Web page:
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On Sundays he makes pizza. Sometime he fries chicken or fixes Chinese food. My mother watches and helps. She cuts the vegetables and tosses the salad.

Please explain why there is no article before pizza and chicken, as both nouns are common singular and general. Also, please explain, why the article the is used before vegetables and salad. Vegetables is a common plural noun and salad is a common singular noun.

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You don't need articles before vegetables or salad. And you could have an article before pizza, chicken, and Chinese food. The difference is stylistic,not grammatical. – bib Jan 19 at 16:52
    
Possible duplicate of Are frozen pizzas countable or uncountable? – choster Jan 19 at 17:33

On Sundays he makes pizza.

This could be he makes pizzas (count noun) or he makes pizza (mass noun) - both are in use. He makes a pizza is possible, but would imply that he only ever makes one pizza.

Sometimes he fries chicken ...

Exactly the same as "pizza": "chickens" or "a chicken" would both be possible; except that when you refer to chickens as count nouns ("chickens" or "a chicken") it tends to mean whole chickens, rather than just some chicken-meat.

... or Chinese food.

"Food" is always a mass noun (except, like many mass nouns, when it means "kinds of food").

In all the above, you have not yet introduced the food in question to the discourse, so "the" is not appropriate.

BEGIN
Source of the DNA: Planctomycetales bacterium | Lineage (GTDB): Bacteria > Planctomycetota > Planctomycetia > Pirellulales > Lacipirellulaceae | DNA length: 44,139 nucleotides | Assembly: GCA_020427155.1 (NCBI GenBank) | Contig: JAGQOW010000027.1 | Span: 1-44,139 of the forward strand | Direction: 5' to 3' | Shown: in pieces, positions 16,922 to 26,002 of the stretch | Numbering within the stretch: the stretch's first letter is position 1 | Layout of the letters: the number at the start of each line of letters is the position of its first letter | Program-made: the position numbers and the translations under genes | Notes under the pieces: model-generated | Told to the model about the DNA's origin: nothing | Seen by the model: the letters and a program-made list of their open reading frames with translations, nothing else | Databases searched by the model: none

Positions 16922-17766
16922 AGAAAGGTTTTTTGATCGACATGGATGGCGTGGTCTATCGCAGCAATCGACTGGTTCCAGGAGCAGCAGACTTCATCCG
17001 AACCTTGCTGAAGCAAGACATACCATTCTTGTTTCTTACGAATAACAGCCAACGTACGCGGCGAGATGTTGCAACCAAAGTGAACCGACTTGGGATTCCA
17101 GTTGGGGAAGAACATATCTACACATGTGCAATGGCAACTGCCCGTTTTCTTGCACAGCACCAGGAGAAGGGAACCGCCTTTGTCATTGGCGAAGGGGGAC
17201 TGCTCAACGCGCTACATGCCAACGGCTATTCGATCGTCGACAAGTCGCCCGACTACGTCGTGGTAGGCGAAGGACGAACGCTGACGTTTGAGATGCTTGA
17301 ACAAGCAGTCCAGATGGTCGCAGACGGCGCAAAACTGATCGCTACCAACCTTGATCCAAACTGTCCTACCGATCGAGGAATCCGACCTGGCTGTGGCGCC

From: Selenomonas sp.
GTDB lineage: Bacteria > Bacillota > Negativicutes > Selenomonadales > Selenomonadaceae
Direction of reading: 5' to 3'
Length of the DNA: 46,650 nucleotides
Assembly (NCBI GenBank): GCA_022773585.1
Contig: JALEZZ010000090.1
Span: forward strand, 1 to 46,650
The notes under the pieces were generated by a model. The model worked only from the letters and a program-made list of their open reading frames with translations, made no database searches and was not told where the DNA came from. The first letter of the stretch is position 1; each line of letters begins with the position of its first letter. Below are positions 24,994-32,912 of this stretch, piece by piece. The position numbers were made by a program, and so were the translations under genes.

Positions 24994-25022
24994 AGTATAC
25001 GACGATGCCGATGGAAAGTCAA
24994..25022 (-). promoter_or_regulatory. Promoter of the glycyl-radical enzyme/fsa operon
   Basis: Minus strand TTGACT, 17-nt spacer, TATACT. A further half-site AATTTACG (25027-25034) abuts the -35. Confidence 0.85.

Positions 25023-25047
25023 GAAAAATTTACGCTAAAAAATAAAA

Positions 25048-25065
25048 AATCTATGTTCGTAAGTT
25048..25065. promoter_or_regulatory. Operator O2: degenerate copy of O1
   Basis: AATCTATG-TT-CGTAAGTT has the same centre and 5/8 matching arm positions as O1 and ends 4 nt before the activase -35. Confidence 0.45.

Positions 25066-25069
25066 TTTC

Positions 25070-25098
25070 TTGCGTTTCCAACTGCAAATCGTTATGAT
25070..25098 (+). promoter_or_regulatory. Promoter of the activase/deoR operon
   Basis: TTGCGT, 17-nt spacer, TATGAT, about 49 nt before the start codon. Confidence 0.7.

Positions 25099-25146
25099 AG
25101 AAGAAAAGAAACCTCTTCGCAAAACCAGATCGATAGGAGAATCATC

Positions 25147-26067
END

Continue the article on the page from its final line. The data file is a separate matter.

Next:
But

She cuts the vegetables. She tosses the salad.

Even though the vegetables and the salad have not yet been explicitly mentioned, the prior reference to the pizza or chicken has brought the meal into the discourse, so "the" may be used to refer to parts of the meal. It would also be possible to use indefinite articles here:

She cuts vegetables and tosses a salad.

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It clarifies, thankyou. – Raheel Bari Jan 21 at 1:52
    
My concept of differentiating between count and mass noun is either we can put numbers behind the noun or not like pizza can be 1, 2, 3 and chicken can be 1,2,3..... Did you mean that If we do not use any article before any countable noun then it means we consider that this noun is a mass noun...e.g. Mitchell is a nice girl but it can be written as Mitchell is nice girl. – Raheel Bari Jan 23 at 5:28
    
No, You can't make just any noun a mass noun, but there are many which can. Words which denote a substance are usually mass nouns: this includes kinds of meat - "We had beef, chicken, and lamb". In some of those cases the word is also used for the animal, in which case it is a count noun: "There were chickens and lambs in the farmyard". Some other kinds of foods can also be treated as quasi-substances, and massified: "There was pizza followed by cake", but others can't: I don't think you would hear "We had biscuit/cookie", for example. There aren't rules for this. – Colin Fine Jan 23 at 11:39

In the examples you give, the items are not specific items, but general cases.

If it is Sunday, he makes a pizza, because on Sundays he makes pizza. After he makes the pizza, he will eat it.

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brendinger sorry iam unable to get your point. What you mean specifically. – Raheel Bari Jan 21 at 2:02

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